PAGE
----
As previously mentioned, I am now an Android user. This is not by choice, it’s some sort of political decision on my workplace that iPhones are strictly forbidden. Android phones, on the other hand, is allowed. So when my old private iPhone 3G started getting slow due to more advanced features in iOS4 I had to switch to Android in order to get a phone from my employer, which is something they are contractually bound to provide me with while I am working there.
So, how does the HTC Desire HD stack up to the iPhone? We’ll find out.
One of the great features of the Android Market was the easy way to get refunds if that pricey app you bought didn’t fit your needs. Now they are reducing the refund time from 24 hours to 15 – fifteen – minutes! Wow. I was going to go through the store and test time tracker applications, and I can’t thourogly test a time tracker application in only fifteen minutes. That sort of app needs to be tested in a real-life setting, testing export possibilities and ease of tracking multiple projects/tasks etc. Even in socialist Norway we don’t have 15 minute workdays.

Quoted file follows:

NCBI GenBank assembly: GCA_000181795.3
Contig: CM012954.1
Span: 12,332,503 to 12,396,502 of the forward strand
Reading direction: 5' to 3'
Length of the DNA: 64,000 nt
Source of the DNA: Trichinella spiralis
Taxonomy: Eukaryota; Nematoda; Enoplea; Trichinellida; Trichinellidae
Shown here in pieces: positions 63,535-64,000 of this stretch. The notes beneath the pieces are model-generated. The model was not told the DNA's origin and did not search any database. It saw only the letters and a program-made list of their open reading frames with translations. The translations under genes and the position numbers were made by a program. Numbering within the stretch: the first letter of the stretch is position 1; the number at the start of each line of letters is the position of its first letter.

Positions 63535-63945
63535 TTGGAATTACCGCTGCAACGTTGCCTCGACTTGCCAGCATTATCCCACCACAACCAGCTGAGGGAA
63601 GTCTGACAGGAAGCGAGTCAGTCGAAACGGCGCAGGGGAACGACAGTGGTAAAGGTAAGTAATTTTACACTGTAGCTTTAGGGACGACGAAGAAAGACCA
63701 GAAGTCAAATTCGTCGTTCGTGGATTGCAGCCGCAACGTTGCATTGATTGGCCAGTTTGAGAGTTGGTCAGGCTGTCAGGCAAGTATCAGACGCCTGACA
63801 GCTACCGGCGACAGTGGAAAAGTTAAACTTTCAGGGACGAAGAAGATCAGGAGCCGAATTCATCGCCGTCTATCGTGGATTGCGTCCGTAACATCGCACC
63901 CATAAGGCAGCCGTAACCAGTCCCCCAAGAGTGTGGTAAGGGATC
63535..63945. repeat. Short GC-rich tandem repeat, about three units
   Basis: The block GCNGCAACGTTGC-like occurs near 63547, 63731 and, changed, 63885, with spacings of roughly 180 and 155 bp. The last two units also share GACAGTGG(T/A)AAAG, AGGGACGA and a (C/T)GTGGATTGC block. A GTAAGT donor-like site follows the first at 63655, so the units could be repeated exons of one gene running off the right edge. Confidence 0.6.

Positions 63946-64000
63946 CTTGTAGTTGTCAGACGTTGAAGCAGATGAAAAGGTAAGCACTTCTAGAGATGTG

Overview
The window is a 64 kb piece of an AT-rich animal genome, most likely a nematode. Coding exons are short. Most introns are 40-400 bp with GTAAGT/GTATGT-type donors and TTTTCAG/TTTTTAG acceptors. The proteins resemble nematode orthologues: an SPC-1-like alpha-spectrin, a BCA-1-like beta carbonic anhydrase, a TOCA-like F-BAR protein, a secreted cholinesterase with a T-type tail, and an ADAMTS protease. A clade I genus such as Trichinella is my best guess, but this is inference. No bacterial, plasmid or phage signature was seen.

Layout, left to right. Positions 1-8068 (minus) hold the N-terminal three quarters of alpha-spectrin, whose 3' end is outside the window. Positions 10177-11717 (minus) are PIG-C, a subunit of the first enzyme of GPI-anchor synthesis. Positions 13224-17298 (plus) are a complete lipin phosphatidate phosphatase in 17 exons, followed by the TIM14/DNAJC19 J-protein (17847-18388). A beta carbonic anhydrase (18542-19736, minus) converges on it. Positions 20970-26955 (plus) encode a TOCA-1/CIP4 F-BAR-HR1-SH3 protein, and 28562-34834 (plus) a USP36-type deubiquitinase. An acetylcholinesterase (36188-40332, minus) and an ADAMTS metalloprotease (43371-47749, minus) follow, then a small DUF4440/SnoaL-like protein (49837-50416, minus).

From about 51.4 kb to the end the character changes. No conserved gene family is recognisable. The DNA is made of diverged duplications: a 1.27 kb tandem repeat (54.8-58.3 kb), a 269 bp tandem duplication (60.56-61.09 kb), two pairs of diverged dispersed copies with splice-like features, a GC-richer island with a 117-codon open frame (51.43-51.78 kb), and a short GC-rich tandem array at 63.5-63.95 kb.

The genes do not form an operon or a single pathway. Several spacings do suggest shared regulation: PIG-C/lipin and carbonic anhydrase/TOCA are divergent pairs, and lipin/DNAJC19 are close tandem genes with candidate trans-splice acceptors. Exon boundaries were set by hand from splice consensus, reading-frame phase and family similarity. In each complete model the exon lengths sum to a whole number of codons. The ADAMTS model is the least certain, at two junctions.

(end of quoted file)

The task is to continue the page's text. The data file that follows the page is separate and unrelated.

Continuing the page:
Same goes for GPS apps, getting a proper fix takes almost 15 minutes in some cases, how can one find out if the app is good enough in such a small time period?
Please, Android Market developers, don’t ruin the buying experience. If you need to lower it from 24 hours, how about giving us at least 12, 6 or 3 hours refund time? 15 minutes is a joke for people testing more advanced applications.
The HTC Desire HD is at least FASTER than the old iPhone, but I still have a few grievances with it…
More to come later!
Ever had a machine on a very locked down network where the network admins will not give you access to RedHat network for installing and updating packages with yum? If so, it sucks to be you. But do not despair, SSH to the rescue!
First, make sure you have an available http/https proxy. Setting up one of those is beyond the scope of this little reminder-to-self, so JFGI. Then, connect to the remote host with this command:
ssh -R 8080:<Adress to proxy server>:<proxy server port> root@remotehost
Then, on remotehost, make sure /etc/sysconfig/rhn/up2date contains the following (if your proxy needs authentication you will need additional configuration, that file is properly documented so just dive into it.):
# grep -e enableProxy= -e httpProxy= /etc/sysconfig/rhn/up2date
Now you can run yum to your hearts content.